The Maltese archipelago includes the islands of Malta, Gozo, Comino, Comminotto and Filfla.
It has a history of colonial control spanning centuries.
Located south of the Italian island of Sicily between Europe and North Africa, it has been occupied by Phoenicians, Greeks, Romans, Arabs and latterly France and Britain.
Independence from Britain was achieved in 1964, after the Maltese people were awarded the George Cross for defending the island during World War II.
At a glance
- Politics: The Labour Party won elections in March 2013
- Economy: Financial services, tourism and manufacturing are key sectors
- International: Malta pursues a policy of neutrality, while keeping close ties with Europe and the US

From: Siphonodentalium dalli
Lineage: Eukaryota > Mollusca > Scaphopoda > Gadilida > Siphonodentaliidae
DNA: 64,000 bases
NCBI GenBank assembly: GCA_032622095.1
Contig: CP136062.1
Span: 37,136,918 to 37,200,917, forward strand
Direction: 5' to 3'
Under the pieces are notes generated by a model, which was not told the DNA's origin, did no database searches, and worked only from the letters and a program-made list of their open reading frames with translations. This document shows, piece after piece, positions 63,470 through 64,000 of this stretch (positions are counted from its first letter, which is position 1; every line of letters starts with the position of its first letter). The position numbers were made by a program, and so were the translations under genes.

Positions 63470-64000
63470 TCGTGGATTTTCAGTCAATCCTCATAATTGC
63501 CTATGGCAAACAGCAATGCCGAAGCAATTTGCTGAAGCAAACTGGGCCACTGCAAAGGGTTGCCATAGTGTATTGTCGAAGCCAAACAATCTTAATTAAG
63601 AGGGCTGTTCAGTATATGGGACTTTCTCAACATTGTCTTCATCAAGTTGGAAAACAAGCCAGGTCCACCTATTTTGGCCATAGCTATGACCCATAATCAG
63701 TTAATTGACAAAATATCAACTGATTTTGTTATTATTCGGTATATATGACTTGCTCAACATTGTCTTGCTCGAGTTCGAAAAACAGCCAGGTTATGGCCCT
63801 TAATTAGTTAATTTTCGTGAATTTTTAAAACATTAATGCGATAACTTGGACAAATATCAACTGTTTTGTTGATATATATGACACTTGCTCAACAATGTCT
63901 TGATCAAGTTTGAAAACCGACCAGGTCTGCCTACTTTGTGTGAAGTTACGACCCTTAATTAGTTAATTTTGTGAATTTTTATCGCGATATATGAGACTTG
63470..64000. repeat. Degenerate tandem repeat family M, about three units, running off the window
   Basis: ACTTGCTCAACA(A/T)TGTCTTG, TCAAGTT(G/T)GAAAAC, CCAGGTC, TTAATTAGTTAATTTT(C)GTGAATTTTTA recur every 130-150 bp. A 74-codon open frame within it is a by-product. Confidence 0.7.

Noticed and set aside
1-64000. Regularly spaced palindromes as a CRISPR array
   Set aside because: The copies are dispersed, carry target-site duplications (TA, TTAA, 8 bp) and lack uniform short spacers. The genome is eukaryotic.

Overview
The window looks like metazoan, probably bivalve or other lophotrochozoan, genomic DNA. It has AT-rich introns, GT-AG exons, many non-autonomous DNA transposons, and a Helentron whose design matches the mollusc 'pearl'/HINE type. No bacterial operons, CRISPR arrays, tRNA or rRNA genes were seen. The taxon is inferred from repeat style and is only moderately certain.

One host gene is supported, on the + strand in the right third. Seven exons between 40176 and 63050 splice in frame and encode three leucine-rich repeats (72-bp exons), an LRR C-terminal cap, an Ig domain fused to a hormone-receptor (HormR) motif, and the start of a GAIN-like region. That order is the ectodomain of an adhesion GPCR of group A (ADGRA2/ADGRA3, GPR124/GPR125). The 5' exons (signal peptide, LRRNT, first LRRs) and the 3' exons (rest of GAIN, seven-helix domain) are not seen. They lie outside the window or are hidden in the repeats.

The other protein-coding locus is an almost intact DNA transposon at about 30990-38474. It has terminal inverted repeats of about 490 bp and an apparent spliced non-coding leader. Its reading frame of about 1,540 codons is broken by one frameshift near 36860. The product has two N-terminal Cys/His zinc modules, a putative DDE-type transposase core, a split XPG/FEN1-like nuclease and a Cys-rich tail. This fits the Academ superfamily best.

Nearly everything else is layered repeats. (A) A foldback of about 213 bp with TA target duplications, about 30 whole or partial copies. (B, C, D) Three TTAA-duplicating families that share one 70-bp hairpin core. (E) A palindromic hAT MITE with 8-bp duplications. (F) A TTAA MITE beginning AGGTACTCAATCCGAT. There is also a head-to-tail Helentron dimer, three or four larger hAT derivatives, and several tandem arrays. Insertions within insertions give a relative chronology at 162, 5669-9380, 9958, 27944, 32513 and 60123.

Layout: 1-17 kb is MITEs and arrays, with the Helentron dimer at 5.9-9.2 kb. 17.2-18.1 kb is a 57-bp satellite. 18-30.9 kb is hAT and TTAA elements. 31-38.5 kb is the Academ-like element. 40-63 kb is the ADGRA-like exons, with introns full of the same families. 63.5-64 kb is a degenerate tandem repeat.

Country profiles compiled by BBC Monitoring
Forty years on Malta was the smallest of the 10 countries to join the EU in May 2004. It joined the eurozone in 2008.
Since becoming an EU member, the tiny island has reported an increasing problem with immigration from north Africa and has requested more help to deal with it.
The UN refugee agency has criticised the island's policy of keeping asylum seekers in detention for 18 months.
Over the centuries, Malta's strategic position fostered its development as an important trading post and it remains a leading centre for container and freight transhipment.
Malta is a popular holiday destination and tourism is the nation's main source of income.